What is Fraud?
The University has a Theft, Fraud and Corrupt Conduct policy.
The policy includes the following definition of theft, fraud and corrupt conduct.
Fraud includes theft, criminal deception; making false representations to gain an unjust advantage; and abuse of University property or time.
Theft is the dishonest appropriation of the University’s property with intent to deprive the University of it permanently. Corrupt conduct includes improper use of influence or position and/or improper use of information or other improper acts or omissions of a similar nature.
Examples of some activities covered under these definitions are:
- taking inducements to mark a student assessment more favourably or award a contract for the provision of goods or services;
- misuse of one’s position to gain an unfair or unjust advantage;
- misuse or abuse of telephone, fax, computers, and other equipment to run a private business, whether for profit or not-for-profit;
- operation of a private business using University facilities and time;
- misuse of corporate credit card;
- misuse of petty cash;
- unauthorised removal of equipment, parts, software, and office supplies from University premises;
- submission of fraudulent purchase orders;
- submission of fraudulent applications for reimbursement;
- submission of exaggerated or wholly fictitious accident, harassment or injury claims;
- misuse of sick or family leave;
- using University-paid travel, ostensibly for business, but, in fact, where the principal purpose is private;
- falsification of time records; and
- damage, destruction or falsification of documents.
Hints on Creating a Low Fraud Environment
Nobody wants to come to work and worry about what can go wrong. We don’t want to doubt our co-workers and their honesty. The fact is most people will not commit an offence related to theft, fraud and corrupt conduct. But we must accept the concept, the reality that a fraud is possible. If you do not believe fraud is possible, you will not identify it, even if it is clearly evident. Very often fraud symptoms are viewed as administrative errors because individuals cannot conceive of the existence of fraud particularly where there is a long time affiliation with co-workers. Procedures can (and should) be instituted to help reduce the risk of impropriety.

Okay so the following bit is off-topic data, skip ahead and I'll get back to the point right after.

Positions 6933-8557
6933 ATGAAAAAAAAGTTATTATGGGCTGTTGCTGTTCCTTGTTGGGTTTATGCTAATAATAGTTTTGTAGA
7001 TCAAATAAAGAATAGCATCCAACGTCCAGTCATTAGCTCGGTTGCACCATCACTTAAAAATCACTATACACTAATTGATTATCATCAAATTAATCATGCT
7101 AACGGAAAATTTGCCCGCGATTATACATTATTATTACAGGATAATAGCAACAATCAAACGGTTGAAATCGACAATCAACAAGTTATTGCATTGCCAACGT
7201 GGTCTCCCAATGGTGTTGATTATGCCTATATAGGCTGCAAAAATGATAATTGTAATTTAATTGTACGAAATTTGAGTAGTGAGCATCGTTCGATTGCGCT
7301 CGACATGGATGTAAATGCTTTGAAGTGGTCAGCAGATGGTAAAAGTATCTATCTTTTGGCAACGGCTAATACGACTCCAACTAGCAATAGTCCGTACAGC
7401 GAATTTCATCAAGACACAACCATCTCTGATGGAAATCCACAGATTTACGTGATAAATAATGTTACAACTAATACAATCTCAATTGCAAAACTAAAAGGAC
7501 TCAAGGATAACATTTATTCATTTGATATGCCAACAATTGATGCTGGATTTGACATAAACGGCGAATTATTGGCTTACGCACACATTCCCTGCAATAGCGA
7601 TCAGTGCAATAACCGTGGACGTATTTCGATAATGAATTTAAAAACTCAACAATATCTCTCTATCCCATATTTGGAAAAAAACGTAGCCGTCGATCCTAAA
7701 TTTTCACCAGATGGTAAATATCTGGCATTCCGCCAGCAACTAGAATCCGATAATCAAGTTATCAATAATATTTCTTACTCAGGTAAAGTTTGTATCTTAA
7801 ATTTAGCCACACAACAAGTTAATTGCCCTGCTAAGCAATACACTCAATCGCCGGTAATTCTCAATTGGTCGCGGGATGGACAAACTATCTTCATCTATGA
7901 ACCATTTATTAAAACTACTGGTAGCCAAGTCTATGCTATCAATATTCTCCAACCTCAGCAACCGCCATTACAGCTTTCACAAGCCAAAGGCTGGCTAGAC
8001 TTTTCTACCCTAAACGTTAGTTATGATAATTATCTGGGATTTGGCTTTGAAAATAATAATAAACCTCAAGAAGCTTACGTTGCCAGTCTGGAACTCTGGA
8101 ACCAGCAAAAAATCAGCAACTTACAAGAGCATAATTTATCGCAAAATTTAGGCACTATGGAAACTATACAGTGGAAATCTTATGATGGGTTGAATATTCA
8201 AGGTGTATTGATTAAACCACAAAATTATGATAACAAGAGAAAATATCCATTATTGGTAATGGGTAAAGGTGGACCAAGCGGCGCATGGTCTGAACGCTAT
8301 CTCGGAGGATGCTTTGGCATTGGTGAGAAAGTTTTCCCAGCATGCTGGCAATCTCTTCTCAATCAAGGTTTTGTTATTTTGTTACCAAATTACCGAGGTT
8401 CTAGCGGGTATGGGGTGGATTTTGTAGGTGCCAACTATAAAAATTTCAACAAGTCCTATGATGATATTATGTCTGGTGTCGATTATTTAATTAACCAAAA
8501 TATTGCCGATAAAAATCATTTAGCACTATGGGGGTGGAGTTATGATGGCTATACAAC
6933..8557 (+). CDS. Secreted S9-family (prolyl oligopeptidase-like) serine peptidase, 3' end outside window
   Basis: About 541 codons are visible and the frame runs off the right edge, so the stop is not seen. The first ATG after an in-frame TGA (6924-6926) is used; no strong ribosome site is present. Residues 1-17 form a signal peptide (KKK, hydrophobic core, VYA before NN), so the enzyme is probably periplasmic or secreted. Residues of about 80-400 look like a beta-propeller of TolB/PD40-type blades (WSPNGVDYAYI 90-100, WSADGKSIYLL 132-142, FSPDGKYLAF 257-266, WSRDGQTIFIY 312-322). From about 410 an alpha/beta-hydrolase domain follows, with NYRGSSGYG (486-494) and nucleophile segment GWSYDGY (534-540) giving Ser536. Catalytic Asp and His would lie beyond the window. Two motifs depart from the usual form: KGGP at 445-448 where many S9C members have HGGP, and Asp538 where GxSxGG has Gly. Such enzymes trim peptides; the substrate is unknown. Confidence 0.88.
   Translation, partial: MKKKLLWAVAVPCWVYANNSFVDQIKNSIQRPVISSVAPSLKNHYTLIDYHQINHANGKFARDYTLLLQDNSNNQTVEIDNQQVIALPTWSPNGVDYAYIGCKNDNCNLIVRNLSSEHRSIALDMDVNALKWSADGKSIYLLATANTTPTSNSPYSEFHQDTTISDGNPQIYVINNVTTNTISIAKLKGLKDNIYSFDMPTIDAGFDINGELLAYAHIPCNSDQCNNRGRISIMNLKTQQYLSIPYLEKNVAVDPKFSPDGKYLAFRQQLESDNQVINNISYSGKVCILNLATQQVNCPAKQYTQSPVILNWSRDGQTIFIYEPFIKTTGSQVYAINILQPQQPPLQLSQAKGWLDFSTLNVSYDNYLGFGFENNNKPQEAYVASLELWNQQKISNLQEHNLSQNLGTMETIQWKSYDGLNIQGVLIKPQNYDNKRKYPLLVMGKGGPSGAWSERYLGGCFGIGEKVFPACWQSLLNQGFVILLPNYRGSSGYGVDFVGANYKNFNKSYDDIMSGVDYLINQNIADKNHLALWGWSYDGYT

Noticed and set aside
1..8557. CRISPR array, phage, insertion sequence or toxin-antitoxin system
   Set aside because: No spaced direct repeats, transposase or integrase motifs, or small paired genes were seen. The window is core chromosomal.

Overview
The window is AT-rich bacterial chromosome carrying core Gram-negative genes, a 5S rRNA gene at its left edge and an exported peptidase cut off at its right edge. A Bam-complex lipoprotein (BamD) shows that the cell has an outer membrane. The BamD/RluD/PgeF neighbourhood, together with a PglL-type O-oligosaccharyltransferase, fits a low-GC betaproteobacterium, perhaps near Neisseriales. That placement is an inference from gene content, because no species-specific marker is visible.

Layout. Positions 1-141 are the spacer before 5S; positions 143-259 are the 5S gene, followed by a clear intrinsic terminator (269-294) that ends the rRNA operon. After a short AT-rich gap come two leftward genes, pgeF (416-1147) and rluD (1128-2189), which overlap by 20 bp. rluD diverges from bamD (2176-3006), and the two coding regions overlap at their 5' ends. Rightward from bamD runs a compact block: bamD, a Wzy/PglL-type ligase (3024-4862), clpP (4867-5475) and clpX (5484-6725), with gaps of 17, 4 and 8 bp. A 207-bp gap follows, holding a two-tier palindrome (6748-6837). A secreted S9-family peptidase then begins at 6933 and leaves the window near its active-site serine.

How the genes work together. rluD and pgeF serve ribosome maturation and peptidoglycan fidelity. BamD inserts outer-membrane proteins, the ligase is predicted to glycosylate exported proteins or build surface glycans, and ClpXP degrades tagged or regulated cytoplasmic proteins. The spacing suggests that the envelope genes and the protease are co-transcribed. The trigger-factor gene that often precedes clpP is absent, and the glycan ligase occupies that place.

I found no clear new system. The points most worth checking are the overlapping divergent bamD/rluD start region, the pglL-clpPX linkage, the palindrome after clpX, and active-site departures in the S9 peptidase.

The following procedures will help.
Identify assets for which you have responsibility. Examples include department expenditures, ie. major and minor equipment purchases, personal computers and laptops, software, petty cash, and amounts collected as revenue. Identify the risks associated with safeguarding these assets. Ask yourself:
- How could these assets be misused or improperly used?
- If these assets were misused or misappropriated, how would I know?
- What controls exist to prevent or detect inappropriate use or loss of assets?
- What additional controls are necessary to ensure that assets are adequately protected from loss? and
- Is the cost of additional controls reasonable in relation to the risk involved?
Establish a positive control environment in your department. It is important to demonstrate control consciousness. A genuine interest and concern for internal control should be conveyed to all staff members. The following is a set of guidelines which should be in place to ensure an adequate system of internal control exists:
- separation of duties;
- physical safeguards over assets;
- proper documentation;
- proper approvals;
- adequate supervision;
- physical inventories; and
- independent validation of transaction accuracy.
Hire honest employees. Check references of all pending employees.
Ensure that all staff members are familiar with the University’s policies and procedures. Copies of the aforementioned policies should be issued to department members and questions should be addressed by department management. If you have any questions please contact us and we will be happy to help (if we can).